Albumen Photograph of Capt. J. Albert Monroe, II Corps, AoP

Oval just under 8 x 10 in. maximum diameters. Photographer's ID of H. Ulke, Washington, DC.

John Albert Monroe (1836-1891) enlisted in the Rhode Island Battery after Lincoln's first call for troops in the spring of 1861. Although just twenty-years of age, he seemed to have a presence that caught the attention of those with much more experience. As the first group of Rhode Island troops was leaving - the three-month unit, and probably not yet arrived in Washington, Monroe approached the senior officer still in Providence and suggested that they form a company to replace or aid the one just gone, should they be needed. He also seemed to sense that the war would continue more than three months, and the unit would need to be replaced.

A meeting was called, and men responded, signing up by the hundreds. Monroe notes: "By general consent, rather than by appointment or election, I assumed the duty of conducting the drills and of reducing the matters to a system...The call for men to serve for the period of three years put a new phase upon the matters." He notes that men whose obligations required them to remain at home withdrew from the sign-up list, but there was still more than enough men to form a battery. With the call for long-term service, Monroe was commissioned a Lieutenant, and continued training his unit for the  trials to come.

At the beginning of June, 1861, they were mustered into Federal service and shortly thereafter left for Washington. There they joined the three-month units. They were placed under (then) Col. Ambrose Burnside's command, and within days began moving toward Manassas. Monroe reminisces: "..the air seemed to be filled with myriads of serpents, such was the sound of the bullets passing through it. Above us and around us on every side, they seemed to be hissing, writhing and twisting. I have been under many a hot fire, but I don't think that, in nearly four years experience, I ever heard so many bullets in such a short space of time. Suddenly thrown into a position, the realities of which had been only feebly imagined and underestimated, it is surprising that all did so well." That may have been true for Rhode Island troops, but not so much for the Federal forces overall. Their first battle, their first defeat.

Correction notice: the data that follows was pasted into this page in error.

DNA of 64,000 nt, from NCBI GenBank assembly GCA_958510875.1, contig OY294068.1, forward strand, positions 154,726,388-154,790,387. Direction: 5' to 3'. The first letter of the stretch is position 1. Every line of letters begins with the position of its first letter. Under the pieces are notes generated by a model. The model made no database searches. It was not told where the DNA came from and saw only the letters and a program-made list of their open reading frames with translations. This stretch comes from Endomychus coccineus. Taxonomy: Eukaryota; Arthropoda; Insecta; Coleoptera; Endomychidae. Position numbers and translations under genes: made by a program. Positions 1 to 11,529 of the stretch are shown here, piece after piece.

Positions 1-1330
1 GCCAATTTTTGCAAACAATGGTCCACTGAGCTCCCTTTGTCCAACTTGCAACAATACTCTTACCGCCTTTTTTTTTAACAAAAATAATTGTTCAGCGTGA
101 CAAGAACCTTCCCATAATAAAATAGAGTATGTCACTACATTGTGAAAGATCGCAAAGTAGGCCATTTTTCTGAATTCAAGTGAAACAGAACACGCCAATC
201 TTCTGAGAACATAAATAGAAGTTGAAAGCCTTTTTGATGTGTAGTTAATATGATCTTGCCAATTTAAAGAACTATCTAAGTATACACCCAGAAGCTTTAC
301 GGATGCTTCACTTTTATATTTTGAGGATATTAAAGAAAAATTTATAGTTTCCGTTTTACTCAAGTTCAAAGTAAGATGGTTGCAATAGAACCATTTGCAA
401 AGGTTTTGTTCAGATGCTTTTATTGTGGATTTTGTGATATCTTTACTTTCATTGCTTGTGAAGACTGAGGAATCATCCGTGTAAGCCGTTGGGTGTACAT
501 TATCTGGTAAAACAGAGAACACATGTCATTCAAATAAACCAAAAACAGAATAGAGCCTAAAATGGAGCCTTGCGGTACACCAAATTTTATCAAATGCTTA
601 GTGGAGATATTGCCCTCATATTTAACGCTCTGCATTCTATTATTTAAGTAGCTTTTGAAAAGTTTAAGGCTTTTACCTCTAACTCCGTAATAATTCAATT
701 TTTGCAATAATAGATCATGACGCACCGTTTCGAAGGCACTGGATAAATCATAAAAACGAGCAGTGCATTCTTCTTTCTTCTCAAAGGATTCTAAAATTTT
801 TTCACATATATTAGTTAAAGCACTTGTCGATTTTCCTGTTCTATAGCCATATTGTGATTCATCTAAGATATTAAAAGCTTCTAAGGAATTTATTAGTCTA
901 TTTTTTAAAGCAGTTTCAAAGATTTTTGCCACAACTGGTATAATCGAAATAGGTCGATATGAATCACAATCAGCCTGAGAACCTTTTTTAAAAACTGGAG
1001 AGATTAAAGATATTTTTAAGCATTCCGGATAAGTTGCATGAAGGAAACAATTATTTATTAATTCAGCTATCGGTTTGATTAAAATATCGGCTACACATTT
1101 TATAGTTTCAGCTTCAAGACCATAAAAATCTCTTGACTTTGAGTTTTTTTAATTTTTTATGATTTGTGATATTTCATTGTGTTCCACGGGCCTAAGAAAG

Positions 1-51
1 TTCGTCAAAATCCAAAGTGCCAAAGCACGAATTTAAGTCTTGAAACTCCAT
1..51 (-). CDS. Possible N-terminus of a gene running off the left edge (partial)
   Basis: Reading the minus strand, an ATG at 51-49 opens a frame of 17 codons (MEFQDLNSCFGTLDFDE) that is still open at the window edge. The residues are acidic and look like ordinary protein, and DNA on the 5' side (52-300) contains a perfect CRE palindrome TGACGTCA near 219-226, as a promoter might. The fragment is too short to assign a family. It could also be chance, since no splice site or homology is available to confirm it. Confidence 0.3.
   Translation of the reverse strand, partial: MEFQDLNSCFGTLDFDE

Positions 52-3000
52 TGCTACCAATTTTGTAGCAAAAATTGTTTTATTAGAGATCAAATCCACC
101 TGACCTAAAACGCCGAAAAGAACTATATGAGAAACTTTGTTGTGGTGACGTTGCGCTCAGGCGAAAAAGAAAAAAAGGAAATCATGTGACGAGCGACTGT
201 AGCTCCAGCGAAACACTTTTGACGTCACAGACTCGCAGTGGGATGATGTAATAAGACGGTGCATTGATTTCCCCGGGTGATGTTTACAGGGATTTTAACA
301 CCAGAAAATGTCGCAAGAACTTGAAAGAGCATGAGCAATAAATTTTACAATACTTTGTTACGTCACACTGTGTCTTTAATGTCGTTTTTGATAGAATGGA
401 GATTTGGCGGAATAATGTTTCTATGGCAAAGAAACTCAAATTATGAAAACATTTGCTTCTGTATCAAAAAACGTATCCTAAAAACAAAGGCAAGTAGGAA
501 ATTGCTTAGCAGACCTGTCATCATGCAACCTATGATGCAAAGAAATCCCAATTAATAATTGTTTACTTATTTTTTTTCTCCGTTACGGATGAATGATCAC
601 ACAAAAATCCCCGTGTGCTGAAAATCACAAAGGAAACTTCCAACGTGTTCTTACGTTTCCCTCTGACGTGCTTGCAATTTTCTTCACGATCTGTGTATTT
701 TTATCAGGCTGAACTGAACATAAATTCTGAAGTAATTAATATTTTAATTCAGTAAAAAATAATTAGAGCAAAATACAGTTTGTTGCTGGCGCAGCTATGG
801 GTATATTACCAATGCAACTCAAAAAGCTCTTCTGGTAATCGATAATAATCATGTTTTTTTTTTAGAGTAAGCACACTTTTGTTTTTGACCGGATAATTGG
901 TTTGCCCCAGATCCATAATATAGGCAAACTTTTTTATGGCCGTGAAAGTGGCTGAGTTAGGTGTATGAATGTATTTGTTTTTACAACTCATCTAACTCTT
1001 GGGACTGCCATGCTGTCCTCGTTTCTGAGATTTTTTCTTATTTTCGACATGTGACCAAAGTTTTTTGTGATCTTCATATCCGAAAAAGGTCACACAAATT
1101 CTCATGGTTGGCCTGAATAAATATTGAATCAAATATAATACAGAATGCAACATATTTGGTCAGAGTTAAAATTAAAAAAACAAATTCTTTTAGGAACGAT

Even as the Federal forces attempted to retreat, the rebel forces continued firing. Monroe remembers: "Unsophisticated as I was, I could not understand why they should continue to fire upon us when we were doing the best that we could to let them alone, and I said to Captain Reynolds, 'What do you suppose they're trying to do?' His reply was a characteristic one: 'They are trying to kill every mother's son of us; that is what they are trying to do," the truth of which was very forcibly impressed upon me as shot after shot came screeching after us in rapid succession."

And, of course, it did not end there. The Rhode Island militias fought at Antietam, Malvern Hill, Winchester, Fair Oaks, Fredericksburg, Marye's Heights, Gettysburg, Bristoe Station, Mine Run, Spottsylvania CH, Wilderness, Cold Harbor, Gaines' Farm, Petersburg, etc., etc. - all of the major Eastern engagements. Monroe showed his talents, earning promotions to Captain, Major and eventually Lieut. Colonel (Dec. 1862).

After the war he worked as a civil engineer in Providence. The 1880 Census shows him living with his wife, Mary C., and daughters Mary A. (14), Blanche (9), and Josephine (5). He died on 11 June 1891 at the age of 55.

Condition:Moderate to heavy toning.

Estimate: $300 - $400
Price Realized Including Buyer's Premium


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